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Marshall University’s Hoskins becoming threat in redzone By JEREMY JOHNSON

THE PARTHENON Gator Hoskins, tight end for Marshall University, finished Saturday night’s game with four of Rakeem Cato’s 45 completions. It is not that he finished the game with four receptions that is impressive, but that three of them were for touchdowns. Hoskins’ three touchdown performance marked the first time a Herd receiver reached that feat since Josh Davis did it against Kent State on Oct. 11, 2003. The 6-foot 2-inch tight end said that opposing teams sometimes forget about the tight end position when inside the 20 yard-line. “I guess I’m lucky,” said a chuckling Crawford. “Sometimes they forget about the tight end down in the redzone. Cato just threw a great ball and I made a play on it.” On the season Hoskins has 14 receptions for 118 yards and six touchdowns. He finished last season with three touchdowns.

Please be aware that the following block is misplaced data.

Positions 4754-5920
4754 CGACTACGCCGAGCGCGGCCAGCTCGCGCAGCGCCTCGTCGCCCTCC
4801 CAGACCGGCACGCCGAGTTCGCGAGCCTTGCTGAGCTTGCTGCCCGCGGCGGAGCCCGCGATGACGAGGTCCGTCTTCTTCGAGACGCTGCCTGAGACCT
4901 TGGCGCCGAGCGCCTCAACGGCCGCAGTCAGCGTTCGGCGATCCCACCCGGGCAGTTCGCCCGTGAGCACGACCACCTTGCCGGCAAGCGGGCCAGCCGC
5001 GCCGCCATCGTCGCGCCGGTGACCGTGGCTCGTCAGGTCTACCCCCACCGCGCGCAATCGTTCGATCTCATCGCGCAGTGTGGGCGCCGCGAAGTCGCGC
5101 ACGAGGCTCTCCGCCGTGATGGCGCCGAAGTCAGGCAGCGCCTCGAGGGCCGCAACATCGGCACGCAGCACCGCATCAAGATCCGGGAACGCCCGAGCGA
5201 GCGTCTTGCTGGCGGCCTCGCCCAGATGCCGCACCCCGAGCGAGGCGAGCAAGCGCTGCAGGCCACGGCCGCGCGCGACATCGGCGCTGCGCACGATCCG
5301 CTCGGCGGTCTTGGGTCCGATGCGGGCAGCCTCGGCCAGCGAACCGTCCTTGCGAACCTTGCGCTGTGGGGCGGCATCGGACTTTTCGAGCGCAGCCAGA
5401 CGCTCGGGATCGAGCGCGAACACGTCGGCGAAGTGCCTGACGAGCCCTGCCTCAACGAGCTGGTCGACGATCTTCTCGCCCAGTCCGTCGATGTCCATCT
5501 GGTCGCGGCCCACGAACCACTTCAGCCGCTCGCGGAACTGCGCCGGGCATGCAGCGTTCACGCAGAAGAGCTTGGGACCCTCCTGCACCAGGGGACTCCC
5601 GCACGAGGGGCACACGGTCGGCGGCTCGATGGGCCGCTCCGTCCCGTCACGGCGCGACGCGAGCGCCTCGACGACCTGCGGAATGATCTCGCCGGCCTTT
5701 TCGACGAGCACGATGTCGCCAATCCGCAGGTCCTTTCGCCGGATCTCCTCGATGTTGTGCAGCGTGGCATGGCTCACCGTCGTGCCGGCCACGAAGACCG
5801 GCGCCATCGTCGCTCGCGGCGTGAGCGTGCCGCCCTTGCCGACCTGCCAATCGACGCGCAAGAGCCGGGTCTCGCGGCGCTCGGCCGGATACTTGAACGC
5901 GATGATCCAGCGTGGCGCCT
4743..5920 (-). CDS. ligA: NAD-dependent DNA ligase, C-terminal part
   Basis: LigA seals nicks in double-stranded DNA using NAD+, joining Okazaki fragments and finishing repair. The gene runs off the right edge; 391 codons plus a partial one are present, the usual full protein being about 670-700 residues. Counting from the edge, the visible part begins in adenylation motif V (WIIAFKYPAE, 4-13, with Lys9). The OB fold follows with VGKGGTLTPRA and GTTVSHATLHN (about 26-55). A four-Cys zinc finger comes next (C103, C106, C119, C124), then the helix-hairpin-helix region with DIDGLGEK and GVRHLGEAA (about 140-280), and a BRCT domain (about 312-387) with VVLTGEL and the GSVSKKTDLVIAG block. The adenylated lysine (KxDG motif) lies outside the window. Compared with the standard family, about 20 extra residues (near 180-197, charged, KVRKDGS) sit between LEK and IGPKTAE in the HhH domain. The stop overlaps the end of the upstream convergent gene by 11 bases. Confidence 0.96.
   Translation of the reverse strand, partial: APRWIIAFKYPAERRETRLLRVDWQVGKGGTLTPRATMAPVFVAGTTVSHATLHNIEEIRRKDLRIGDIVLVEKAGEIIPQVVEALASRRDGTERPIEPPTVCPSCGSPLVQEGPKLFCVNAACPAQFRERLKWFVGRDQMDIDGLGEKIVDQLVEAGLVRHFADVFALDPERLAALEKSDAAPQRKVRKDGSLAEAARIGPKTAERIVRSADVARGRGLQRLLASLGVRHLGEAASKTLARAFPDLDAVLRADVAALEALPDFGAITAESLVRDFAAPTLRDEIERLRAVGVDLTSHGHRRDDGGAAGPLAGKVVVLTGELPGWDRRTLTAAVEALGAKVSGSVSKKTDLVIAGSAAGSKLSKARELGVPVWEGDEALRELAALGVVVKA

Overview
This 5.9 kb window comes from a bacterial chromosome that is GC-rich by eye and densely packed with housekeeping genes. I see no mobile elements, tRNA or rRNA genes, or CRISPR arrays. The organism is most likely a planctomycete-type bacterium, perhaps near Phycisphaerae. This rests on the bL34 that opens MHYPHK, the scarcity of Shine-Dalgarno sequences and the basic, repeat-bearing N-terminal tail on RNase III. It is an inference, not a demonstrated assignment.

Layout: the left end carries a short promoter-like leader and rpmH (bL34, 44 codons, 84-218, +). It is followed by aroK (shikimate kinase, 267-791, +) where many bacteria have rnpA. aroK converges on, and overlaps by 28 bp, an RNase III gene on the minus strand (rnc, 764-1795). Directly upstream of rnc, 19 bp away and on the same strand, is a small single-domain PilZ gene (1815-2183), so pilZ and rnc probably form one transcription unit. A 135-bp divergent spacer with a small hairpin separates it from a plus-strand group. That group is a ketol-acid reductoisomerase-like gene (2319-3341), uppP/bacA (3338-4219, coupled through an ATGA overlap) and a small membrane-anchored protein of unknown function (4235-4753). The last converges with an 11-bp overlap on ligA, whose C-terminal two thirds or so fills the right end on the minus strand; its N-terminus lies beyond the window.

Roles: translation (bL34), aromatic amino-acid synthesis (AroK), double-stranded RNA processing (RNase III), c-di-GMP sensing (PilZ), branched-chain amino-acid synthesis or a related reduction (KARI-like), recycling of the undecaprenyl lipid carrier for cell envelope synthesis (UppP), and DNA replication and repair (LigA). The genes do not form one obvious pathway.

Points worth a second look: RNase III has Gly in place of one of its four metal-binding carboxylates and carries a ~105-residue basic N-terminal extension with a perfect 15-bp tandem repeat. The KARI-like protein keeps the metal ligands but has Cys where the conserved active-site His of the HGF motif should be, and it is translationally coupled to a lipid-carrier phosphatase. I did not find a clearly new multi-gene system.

Hoskins has become Cato’s go to guy when it comes to touchdowns. Three of Cato’s five touchdowns against the Boilermakers came at the hands of Hoskins. Cato has thrown 15 touchdowns on the season with Hoskins bringing down six of them. The Gainesville, Fla., native, said he prepares every week in practice and when the opportunity is there, he is ready. “We practice and throw the ball around,” Hoskins said. “Sometimes we may not get the ball in practice and sometimes we might. You just got to go out there and play hard.” Head Coach Doc Holliday said that Hoskins made several plays for the Herd. “He made a couple plays and a nice catch in the endzone,” Holliday said. In five games Hoskins six touchdowns are the most for a Herd receiver or tight end and he will have a chance to add to that against Tulsa on Saturday. Jeremy Johnson can be contacted at